Help, A Bee Has Stung My Dog!
While most dogs recover quickly from a bee sting, it's important to monitor your pet for any signs of a serious allergic reaction that could require emergency veterinary care. Today, our Somerset County vets explain what to do if your dog is stung by a bee.
How can I tell if my dog has been stung by a bee?
Signs that your pup has been stung by a bee include drooling, swelling, excessive licking, and pawing at a specific area. You may also notice that your dog is digging around in a flower bush and crying out.
Bee stings on dogs often occur on the pads of the feet, the mouth, and the face.
What do I do if my dog has been stung?
After a sting, monitor your dog for an allergic reaction. In the meantime, call your regular vet to let them know what happened and ask if they’d like you to bring your dog in.
Monitoring Your Dog for an Allergic Reaction
The most important thing to do immediately following a bee sting is to watch for an allergic reaction. Dogs who have been stung before or who are stung by multiple bees at once time are more likely to have an allergic reaction.
It's crucial to keep an eye on your pet's breathing if the sting site swells noticeably, especially if it's on the neck or face. Take your dog to an emergency vet right away if you suspect that she isn't breathing enough or that she is beginning to gasp or wheeze.
If your dog starts vomiting within 5-10 minutes after being stung or has increasingly pale gums, this could be a sign of anaphylactic shock. If your dog shows either of these symptoms, head to an emergency vet immediately.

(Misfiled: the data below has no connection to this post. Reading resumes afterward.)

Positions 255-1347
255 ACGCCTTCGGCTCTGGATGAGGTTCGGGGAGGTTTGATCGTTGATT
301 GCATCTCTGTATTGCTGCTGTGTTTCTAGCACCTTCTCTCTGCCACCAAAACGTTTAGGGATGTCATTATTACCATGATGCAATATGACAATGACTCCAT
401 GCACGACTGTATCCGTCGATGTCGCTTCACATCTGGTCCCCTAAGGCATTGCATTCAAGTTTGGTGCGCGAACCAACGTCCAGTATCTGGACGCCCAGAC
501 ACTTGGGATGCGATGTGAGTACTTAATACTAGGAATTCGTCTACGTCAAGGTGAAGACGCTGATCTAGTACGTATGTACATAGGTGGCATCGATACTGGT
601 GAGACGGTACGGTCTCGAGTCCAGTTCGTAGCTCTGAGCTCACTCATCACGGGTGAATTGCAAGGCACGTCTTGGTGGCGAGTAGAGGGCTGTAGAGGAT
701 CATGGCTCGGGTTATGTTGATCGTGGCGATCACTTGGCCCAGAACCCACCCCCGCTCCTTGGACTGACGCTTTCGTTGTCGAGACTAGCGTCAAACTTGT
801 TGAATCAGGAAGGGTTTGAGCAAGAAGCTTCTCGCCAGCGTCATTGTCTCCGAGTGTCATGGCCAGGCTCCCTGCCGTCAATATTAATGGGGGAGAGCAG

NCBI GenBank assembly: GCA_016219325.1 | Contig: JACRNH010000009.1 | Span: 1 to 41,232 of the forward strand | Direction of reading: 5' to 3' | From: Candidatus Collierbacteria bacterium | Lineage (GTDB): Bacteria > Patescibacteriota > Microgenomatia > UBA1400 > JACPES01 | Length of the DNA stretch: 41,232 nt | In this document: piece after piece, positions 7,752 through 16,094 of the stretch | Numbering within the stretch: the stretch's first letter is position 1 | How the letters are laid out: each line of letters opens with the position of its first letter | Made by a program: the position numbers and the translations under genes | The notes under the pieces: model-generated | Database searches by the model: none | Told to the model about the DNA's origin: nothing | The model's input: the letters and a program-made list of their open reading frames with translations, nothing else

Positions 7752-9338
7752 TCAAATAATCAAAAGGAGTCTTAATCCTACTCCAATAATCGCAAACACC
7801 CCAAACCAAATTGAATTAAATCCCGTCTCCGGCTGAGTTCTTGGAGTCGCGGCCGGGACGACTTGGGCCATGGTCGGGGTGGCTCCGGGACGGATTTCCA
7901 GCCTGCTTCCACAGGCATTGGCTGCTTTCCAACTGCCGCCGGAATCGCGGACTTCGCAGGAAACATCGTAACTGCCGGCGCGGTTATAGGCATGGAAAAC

Other dangerous signs of an allergic reaction include significant drooling, agitation, or sudden aggression.
Making Your Dog More Comfortable
If 30 minutes to an hour have passed and your dog is showing no signs of an allergic reaction, you can focus on making them more comfortable.
In this case, your veterinarian may have already recommended over-the-counter medications (antihistamines such as Benadryl) but be sure to use the recommended dosage for your dog.
For most dogs, the area of the sting will be sensitive and puffy. If you can see the sting site and easily remove the stinger with tweezers, do so immediately to ease pain and prevent the venom from the stinger from spreading.
After a sting, the majority of dogs should start to feel better within a few hours and should be back to normal within a day or two. To lessen swelling and inflammation, you can apply a damp towel to the sting site in the interim.
Contact your primary care vet to book a full health checkup for your pup and to have an opportunity to seek more advice on how to solve this frustrating issue.
Note: The advice provided in this post is intended for informational purposes and does not constitute medical advice regarding pets. For an accurate diagnosis of your pet's condition, please make an appointment with your vet.